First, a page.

Død Rediger

At the closing of the games, Titus officially dedicated the amphitheatre and the baths in what was his final recorded act as Emperor. [71] He set out for the Sabine territories but fell ill at the first posting station [78] where he died of a fever, reportedly in the same farmhouse as his father. [79] Allegedly, the last words he uttered before passing away were "I have made but one mistake". [71] [78]

Titus had ruled the Roman Empire for just over two years: from the death of his father in 79 to his own on 13 September 81. [71] He was succeeded by Domitian, whose first act as emperor was to deify his brother. [80]

Historians have speculated on the exact nature of his death and to which mistake Titus alluded in his final words. Philostratus wrote that he was poisoned by Domitian with a sea hare (Aplysia depilans) and that his death had been foretold to him by Apollonius of Tyana. [81] Suetonius and Cassius Dio maintain that he died of natural causes, but both accuse Domitian of having left the ailing Titus for dead. [71] [80] Consequently, Dio believed the mistake to refer to not having Titus's brother executed when he was found to be openly plotting against him. [71]

The Babylonian Talmud (Gittin 56b) attributes Titus's death to an insect that flew into his nose and picked at his brain for seven years in a repetition of another legend referring to the biblical King Nimrod. [82] [83] [84] Jewish tradition says that Titus was plagued by God for destroying the second Temple Mount and died as a result of a gnat going up his nose, causing a large growth inside of his brain that killed him. [85] [86]


Neokoroi: Greek cities and Roman Emperors. Cincinnati Classical Studies, New Series Volume IX

One of the most distinctive aspects of the practices which modern scholars identify as “imperial cult” is the institution of “neokoria”. In the first century C.E., the term “Neokoros” (“temple warden”, originally an official charged with maintaining a temple building) came to be applied to cities in certain (mostly Anatolian) provinces of the eastern Roman empire, first as a metaphor, but later as a formally regulated title, in celebration of their possession of a temple of the Roman emperor administered by the provincial league of cities (koinon). This was both highly prized and fiercely competed for a successful neokoros city usually flaunted the title in its coinage and inscriptions. The process by which a provincial imperial temple was granted involved internal dialogue within the koina of Greek cities and between their representatives and the Roman emperors and senate. This formalization made it a much more coherent phenomenon than most aspects of imperial cult, both capable and worthy of detailed study, thereby illuminating many aspects of ancient history. Burrell’s 1 splendid monograph brings together all of the evidence for these neokoroi, but it is more than a simple catalogue. She also analyses the institution with clarity, insight and incisiveness. This is the most comprehensive work on the topic to have been produced to date, and is therefore likely to remain definitive for quite some time. 2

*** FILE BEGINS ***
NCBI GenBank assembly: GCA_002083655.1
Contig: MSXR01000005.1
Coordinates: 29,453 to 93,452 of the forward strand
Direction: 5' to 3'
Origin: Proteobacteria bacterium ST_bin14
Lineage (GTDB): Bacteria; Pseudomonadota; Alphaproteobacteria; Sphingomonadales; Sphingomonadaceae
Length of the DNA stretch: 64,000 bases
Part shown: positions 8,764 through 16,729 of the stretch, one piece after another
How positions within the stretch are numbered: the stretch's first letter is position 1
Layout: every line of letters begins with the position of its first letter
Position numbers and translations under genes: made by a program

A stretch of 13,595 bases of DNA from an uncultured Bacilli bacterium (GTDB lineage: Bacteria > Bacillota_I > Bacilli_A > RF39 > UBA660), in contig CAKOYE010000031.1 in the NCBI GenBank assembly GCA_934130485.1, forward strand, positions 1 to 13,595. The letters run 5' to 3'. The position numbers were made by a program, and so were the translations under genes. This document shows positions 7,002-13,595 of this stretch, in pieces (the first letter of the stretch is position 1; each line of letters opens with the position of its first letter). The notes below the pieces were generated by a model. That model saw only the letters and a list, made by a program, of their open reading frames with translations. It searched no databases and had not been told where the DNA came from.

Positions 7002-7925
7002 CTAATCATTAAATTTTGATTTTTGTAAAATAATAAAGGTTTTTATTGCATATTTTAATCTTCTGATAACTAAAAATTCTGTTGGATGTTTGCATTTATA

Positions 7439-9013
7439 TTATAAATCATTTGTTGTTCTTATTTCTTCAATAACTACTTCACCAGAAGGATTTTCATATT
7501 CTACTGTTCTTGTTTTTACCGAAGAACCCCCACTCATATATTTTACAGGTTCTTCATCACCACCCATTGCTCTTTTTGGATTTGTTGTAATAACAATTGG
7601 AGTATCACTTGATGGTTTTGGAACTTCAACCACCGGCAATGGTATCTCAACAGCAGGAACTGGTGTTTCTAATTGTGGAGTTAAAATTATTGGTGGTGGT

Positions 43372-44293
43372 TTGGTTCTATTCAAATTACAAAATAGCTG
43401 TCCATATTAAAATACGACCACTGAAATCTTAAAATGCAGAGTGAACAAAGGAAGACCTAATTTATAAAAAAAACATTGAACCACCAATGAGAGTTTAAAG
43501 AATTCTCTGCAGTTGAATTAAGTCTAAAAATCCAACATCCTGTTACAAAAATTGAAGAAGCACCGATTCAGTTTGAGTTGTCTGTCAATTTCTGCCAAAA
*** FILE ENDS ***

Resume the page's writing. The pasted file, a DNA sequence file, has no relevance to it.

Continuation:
Just as human neokoroi were the caretakers, rather than owners, of their temples, so neokoros cities were simply the hosts for a provincial temple that was formally administered by the koinon yet it was a highly prestigious honour. Being both unambiguous and flexible, the title “neokoros” fit well with the game of one-upmanship among rivalrous Greek cities. It could be applied both to a city and its citizens, and — crucially — it could be multiplied without conceptual difficulty (compare “metropolis”) when a neokoros city received more than one koinon temple (pp. 3-6). Formalization of neokoria as an institution became necessary because it was useful to all of the interested parties, Roman authorities as much as Greek cities: it “reified a reciprocal bond between city and emperor [and] gave the city higher standing among its peers” (p. 283). Only in exceptional circumstances was it granted for a temple to a traditional divinity rather than a new provincial temple to the emperor, and even then it was still strictly centrally regulated (otherwise, any city could have freely used the title for any of its temples, which did not happen: p. 118 cf. pp. 69-70).

The book is organized in two parts, the first a compendium of the evidence for each neokoros city, the second a series of synthetic analyses. There are thirty-seven black-and-white plates at the end, containing 22 architectural ground-plans and 175 photographs. Each part essentially treats the same material in different ways, “to allow the reader to see the same evidence in several different contexts” (“How to Use This Book”, pp. 12-13). It is a book to be consulted, rather than read through from cover to cover. It is easily navigable: all the material pertaining to any individual city or province can be immediately located within the relevant chapter(s), while clear chapter titles and sub-headings immediately identify the contents of the synthetic chapters.

Part One (pp. 17-269) contains some 37 chapters, one for each city attested in any medium as Neokoros. The cities are grouped according to the koinon to which they belonged. Both the koina and the cities within each koinon are arranged according to the chronological order of their first neokoria. Within each chapter, the evidence is discussed according to chronological relevance, and each neokoria which the city is known to have held is considered separately a list of all the coins and inscriptions which name a city as neokoros is appended to the end of each city-chapter. Although fifteen different provinces are represented, Asia dominates, and certain cities are more prominent than others: the twenty-one pages on Pergamon (pp. 17-37) or twenty-seven (pp. 59-85) on Ephesos contrast with a mere three for Tralles — or the single page devoted to Tripolis in Phoenicia (p. 252), the only city of its Koinon believed to have been neokoros.